I listened to a podcast today which gave me pause… the guy was talking about “social engineering”, how it’s possible to get information on people just based on their email and some other scant pieces of information.
Apparently that’s how Scarlet Johanson’s pictures were leaked–she’d left a bunch of information online like the name of her pet, what high school she went to, etc, and a hacker could use that to get into her email.
Disturbing, but what disturbed me more was his statement that “I can use your email to see what online forums you’re a member of”. First of all, I presume that’s only the forums where you make your email public? Are there programs or search engines that allow people to put in your email and discover what forums you’ve logged into with that email, even if the email is kept private?
I’ve posted on a few forums here and there, and though I never wrote anything too horrible, I wouldn’t want a prospective employer or snoopy ex-girlfriend getting to see that.
On some websites, they could probably try to log in as email@example.com and depending on the error they get back (invalid email or invalid password) know whether you’re registered there.
And almost always, trying to register with an existing email account will result in an error saying such. So if they went to Pervs-R-Us.com and tried to sign up as you but your email was already in the system, that’s a likely sign that you’re already a member there. This is even more the case when the website requires an activation link in your email, because that’s de facto proof that somebody with access to your email account signed up (or they wouldn’t have gotten the activation email).
Leaving stuff on the internet such as favourite pet, your mother’s last name, etc. can be used to answer your “secret” question and so reset your password. Most sites this isn’t possible any more. But I believe you could swap the receiving email address where the new password link was sent to for your own.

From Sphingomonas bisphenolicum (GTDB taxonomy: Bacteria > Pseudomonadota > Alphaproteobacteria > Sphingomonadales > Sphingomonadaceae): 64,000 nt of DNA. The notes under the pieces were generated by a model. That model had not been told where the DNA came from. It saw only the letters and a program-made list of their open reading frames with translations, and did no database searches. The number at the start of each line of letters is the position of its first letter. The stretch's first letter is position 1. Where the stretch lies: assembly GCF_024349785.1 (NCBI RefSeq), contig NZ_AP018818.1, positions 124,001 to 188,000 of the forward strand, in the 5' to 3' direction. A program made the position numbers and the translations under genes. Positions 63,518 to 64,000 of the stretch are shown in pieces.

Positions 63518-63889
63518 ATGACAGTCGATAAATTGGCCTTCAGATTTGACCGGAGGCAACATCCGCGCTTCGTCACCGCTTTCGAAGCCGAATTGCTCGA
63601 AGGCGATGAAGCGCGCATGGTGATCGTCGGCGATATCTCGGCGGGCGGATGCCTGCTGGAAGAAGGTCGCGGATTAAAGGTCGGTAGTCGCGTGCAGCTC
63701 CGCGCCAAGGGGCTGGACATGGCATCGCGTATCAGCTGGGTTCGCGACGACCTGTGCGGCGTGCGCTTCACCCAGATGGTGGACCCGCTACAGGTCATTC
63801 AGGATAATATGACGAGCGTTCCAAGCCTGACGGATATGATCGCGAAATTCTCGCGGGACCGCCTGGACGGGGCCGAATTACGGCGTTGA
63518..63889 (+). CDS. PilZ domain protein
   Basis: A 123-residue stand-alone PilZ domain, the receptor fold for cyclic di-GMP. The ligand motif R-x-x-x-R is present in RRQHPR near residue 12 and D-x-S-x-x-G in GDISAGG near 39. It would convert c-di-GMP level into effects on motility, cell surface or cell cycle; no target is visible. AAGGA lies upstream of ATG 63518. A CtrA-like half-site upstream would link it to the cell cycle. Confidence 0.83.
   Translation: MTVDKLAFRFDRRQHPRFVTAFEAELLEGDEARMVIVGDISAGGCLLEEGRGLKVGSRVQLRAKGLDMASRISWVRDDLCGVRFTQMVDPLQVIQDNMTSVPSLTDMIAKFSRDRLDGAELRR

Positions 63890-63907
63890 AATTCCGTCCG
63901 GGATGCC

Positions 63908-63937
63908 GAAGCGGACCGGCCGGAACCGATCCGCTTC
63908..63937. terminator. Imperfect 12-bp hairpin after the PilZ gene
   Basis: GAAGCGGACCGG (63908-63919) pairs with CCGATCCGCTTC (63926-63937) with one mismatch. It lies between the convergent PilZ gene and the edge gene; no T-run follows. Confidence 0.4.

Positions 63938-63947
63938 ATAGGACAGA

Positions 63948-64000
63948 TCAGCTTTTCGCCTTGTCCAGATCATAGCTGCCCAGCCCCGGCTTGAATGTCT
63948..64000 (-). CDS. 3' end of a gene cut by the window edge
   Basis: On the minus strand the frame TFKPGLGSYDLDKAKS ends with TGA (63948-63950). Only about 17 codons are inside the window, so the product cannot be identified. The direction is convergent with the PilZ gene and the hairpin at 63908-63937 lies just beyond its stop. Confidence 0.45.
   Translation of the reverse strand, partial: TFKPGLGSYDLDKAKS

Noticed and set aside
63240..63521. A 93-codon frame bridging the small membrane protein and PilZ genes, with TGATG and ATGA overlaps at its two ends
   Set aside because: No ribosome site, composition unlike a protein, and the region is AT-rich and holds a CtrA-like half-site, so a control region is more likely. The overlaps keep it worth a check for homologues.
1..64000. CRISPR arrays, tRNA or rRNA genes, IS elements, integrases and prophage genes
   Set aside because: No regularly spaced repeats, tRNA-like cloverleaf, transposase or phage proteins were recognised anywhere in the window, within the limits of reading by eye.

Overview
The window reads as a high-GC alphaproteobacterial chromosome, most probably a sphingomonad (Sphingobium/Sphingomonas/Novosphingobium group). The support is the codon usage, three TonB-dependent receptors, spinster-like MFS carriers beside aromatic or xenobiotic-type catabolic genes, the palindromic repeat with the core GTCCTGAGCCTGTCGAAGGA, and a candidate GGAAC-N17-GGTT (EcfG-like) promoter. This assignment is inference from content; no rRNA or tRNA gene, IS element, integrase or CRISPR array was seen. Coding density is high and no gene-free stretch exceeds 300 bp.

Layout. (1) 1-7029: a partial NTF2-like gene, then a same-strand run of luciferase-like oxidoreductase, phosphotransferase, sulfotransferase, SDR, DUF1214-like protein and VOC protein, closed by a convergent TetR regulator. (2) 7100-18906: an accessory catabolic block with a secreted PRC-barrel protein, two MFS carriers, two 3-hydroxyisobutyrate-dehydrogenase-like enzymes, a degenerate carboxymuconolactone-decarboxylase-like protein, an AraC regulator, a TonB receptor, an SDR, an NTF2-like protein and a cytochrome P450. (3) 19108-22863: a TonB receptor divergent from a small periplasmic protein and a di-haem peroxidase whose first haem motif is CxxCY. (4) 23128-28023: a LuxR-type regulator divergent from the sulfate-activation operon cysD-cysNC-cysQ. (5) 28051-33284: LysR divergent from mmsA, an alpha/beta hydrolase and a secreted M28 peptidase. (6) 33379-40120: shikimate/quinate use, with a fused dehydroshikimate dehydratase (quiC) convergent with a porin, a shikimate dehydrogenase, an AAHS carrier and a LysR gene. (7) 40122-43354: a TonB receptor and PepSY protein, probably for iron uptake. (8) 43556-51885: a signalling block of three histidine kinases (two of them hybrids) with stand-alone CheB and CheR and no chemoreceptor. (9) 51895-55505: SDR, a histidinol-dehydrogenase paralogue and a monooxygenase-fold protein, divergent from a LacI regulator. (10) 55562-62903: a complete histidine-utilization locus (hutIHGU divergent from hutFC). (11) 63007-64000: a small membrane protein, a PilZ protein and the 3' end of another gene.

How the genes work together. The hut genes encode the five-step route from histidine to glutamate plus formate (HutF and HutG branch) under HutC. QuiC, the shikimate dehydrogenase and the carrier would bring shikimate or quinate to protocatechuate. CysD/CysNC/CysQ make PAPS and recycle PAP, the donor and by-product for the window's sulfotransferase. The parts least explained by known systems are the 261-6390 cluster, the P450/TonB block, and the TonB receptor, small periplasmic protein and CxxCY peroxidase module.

As a web developer, I want to ensure everybody that that is considered bad practice in the field.
The error for a invalid username or password should always be vague enough so you can’t tell whether the username or password was in error. (Not just the message displayed to the user, but the message from the authentication server as well.)
It’s rare you find a website that makes this mistake, but there are millions of websites.
(ETA: My contradictory opinion is that the internet is a very insecure place and vulnerabilities are discovered daily and fixed monthly if you’re lucky. Many web developers, me included, have a very poor grasp of security principles. And even the big boys routinely fuck up. Your information, once online, is never truly safe.)
But what if someone tries to register as a new user with your email address? They would either succeed, or get an error message saying that email address is already registered (which tells them you are a registered user of that site).
Wow, this is really interesting. Facebook DOES give different messages for wrong password and nonexistent accounts, but it only displayed account name and profile picture for my account, so I think it only does that if you’ve logged in on this computer recently.
They could just say “Thanks for registering. The email you used was firstname.lastname@example.org Please check your inbox for an activation message. You will not be able to log in until you activate your account.”
And then to the actual email address, assuming it was already registered: "Somebody tried to register an account with your email address at our website, but you already have an account! Click here to reset your password.
If it WASN’T you, just ignore this email. You won’t get this message again for another month. You can also log in to your account to disable these notices for good."
I googled mine and just get a handful of Firefox bugs I’ve reported. (Make sure you use quotes, or it may search for just your username.) Bugzilla seems to be the odd site out in actually displaying your email address.
I’m sure that they could get more information from stuff that’s been hacked, though. And, yes, there’s almost always a way to see if you’ve used a particular email to register on a website. The vague error messages only stop the stupidest of scammers and cause a bit of inconvenience to legitimate users.
A very few sites may warn you if someone tries to sign up with your email (ala Reply) but they’re so few I don’t even remember which one(s) it was.
Did they mean they can do this after breaking into your email or just by knowing your email address? Just knowing the address would be hit and miss but if they break into it, you may have various emails from forums that they could see.